On Mon­day, Leslie Mait­land wrote about artist Gunter Dem­nig’s Stolper­steine project and recon­nect­ing branch­es of her fam­i­ly sep­a­rat­ed by the Dias­po­ra of the Nazi years. Read the arti­cle here and find images from the Stolper­steine project below.

Ger­man artist Gunter Dem­nig cre­at­ed these two Stolper­steine in mem­o­ry of Samuel Sig­mar and Alice Berta Gun­zburg­er in 2005. He embed­ded them in the side­walk in front of Post­strasse 6, Freiburg im Breis­gau, Ger­many, the cou­ple’s home until they fled the coun­try with their chil­dren in 1938. These stum­bling stones” num­ber among more than 30,000 that Dem­nig has embed­ded in coun­tries through­out Europe to memo­ri­al­ize Hitler’s vic­tims — each one indi­vid­u­al­ly at the site where he or she had lived before the Holocaust.

Pho­to Cred­it: Wal­ter Prek­er
Leslie Mait­land is a for­mer award-win­ning reporter and nation­al cor­re­spon­dent for The New York Times who spe­cial­ized in legal affairs and inves­tiga­tive report­ing. Her newest book, Cross­ing the Bor­ders of Time: A True Sto­ry of War, Exile, and Love Reclaimed, is now available.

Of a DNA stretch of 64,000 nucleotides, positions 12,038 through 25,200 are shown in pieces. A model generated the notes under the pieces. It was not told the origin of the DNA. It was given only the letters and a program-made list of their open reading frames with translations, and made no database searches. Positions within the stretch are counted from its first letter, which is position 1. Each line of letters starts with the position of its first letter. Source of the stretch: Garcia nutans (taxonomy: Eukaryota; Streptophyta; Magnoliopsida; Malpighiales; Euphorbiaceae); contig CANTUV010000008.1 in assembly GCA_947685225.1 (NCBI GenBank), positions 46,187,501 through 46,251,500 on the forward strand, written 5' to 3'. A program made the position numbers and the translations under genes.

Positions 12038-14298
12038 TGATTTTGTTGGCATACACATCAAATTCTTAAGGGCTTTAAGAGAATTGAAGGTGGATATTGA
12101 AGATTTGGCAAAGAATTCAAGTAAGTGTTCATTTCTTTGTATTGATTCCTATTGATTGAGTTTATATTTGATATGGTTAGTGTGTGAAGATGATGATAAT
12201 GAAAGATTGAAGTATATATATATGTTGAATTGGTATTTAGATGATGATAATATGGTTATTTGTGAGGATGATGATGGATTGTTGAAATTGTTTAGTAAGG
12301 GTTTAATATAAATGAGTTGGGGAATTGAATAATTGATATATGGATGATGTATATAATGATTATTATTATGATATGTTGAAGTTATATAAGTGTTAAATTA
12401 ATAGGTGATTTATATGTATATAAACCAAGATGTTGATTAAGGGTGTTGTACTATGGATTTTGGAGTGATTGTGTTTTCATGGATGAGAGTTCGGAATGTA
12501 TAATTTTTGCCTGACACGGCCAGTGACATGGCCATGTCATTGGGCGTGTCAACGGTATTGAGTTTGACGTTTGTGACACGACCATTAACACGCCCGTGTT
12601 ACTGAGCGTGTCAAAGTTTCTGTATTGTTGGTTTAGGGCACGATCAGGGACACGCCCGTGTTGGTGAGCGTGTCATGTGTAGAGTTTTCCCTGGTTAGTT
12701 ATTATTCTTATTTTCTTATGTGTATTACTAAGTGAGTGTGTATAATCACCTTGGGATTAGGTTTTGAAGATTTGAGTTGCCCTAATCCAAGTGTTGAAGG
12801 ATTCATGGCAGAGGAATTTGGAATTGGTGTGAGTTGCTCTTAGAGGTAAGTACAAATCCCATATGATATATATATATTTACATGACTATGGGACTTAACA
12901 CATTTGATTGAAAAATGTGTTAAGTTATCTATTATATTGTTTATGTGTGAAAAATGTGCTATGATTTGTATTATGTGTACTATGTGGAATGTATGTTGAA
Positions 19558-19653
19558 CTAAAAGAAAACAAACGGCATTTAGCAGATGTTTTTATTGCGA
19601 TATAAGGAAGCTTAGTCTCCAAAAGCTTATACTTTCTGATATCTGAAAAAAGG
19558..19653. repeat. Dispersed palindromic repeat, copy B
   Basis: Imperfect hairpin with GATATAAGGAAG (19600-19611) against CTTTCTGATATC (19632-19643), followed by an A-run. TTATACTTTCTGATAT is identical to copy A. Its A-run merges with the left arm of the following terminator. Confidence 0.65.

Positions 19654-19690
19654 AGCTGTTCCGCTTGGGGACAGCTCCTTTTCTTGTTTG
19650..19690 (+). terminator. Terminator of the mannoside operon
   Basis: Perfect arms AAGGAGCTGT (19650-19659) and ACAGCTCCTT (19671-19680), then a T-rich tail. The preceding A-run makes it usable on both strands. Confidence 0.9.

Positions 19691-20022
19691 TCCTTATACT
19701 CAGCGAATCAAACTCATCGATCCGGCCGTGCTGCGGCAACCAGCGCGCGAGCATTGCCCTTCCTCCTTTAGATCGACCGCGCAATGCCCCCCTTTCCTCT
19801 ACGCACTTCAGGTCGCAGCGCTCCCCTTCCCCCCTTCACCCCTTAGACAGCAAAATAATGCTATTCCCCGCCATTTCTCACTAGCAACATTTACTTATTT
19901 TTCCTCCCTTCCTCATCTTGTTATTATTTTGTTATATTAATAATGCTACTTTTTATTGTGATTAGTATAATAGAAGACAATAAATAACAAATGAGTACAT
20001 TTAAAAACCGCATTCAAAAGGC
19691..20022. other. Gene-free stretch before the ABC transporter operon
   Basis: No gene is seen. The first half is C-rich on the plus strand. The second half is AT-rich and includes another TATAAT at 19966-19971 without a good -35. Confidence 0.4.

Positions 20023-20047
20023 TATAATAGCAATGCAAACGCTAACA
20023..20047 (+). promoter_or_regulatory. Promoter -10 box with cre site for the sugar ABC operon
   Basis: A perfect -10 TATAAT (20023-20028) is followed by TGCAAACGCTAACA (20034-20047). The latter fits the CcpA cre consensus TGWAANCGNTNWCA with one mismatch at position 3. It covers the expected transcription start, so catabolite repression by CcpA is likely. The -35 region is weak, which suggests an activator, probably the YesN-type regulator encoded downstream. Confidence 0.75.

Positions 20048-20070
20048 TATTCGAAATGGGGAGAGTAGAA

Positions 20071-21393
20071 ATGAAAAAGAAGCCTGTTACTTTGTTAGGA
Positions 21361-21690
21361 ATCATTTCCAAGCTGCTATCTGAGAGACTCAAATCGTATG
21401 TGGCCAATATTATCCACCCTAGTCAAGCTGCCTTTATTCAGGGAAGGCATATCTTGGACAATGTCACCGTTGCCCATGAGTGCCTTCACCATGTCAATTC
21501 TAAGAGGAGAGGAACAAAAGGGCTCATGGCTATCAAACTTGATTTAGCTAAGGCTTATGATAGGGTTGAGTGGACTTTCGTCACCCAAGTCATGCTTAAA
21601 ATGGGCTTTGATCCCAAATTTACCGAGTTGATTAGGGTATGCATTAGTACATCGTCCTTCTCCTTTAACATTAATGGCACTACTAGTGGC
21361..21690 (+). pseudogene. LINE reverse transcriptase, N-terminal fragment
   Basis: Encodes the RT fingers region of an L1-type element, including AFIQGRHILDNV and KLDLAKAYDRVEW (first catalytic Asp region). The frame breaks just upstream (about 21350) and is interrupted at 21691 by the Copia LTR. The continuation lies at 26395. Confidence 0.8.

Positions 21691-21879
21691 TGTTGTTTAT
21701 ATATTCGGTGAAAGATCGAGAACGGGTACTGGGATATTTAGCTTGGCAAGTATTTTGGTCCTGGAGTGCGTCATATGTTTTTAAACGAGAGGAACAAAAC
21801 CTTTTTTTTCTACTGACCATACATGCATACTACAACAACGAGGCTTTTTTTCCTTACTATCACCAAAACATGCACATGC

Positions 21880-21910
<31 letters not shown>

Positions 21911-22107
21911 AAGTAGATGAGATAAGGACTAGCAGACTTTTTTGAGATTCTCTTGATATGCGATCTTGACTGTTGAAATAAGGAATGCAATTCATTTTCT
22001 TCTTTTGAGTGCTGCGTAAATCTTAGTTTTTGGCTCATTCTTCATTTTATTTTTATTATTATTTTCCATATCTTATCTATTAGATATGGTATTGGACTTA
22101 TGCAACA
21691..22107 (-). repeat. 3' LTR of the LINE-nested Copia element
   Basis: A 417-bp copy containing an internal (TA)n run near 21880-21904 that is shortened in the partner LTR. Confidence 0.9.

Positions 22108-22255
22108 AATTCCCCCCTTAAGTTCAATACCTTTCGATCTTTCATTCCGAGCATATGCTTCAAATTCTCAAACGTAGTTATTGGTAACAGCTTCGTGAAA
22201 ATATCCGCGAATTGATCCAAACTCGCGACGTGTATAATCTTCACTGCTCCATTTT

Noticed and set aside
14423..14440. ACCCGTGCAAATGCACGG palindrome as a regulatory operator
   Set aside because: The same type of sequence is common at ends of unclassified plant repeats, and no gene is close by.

Leslie Mait­land is an award-win­ning for­mer New York Times inves­tiga­tive reporter who cov­ered the Jus­tice Depart­ment. A grad­u­ate of the Uni­ver­si­ty of Chica­go and the Har­vard Divin­i­ty School, she spent a decade research­ing this book, trav­el­ing to every loca­tion involved to plumb archives and inter­view wit­ness­es. She appears reg­u­lar­ly on the Diane Rehm Show on NPR to dis­cuss lit­er­a­ture. Leslie Mait­land is avail­able to be booked for speak­ing engage­ments through Read On. Click here for more information.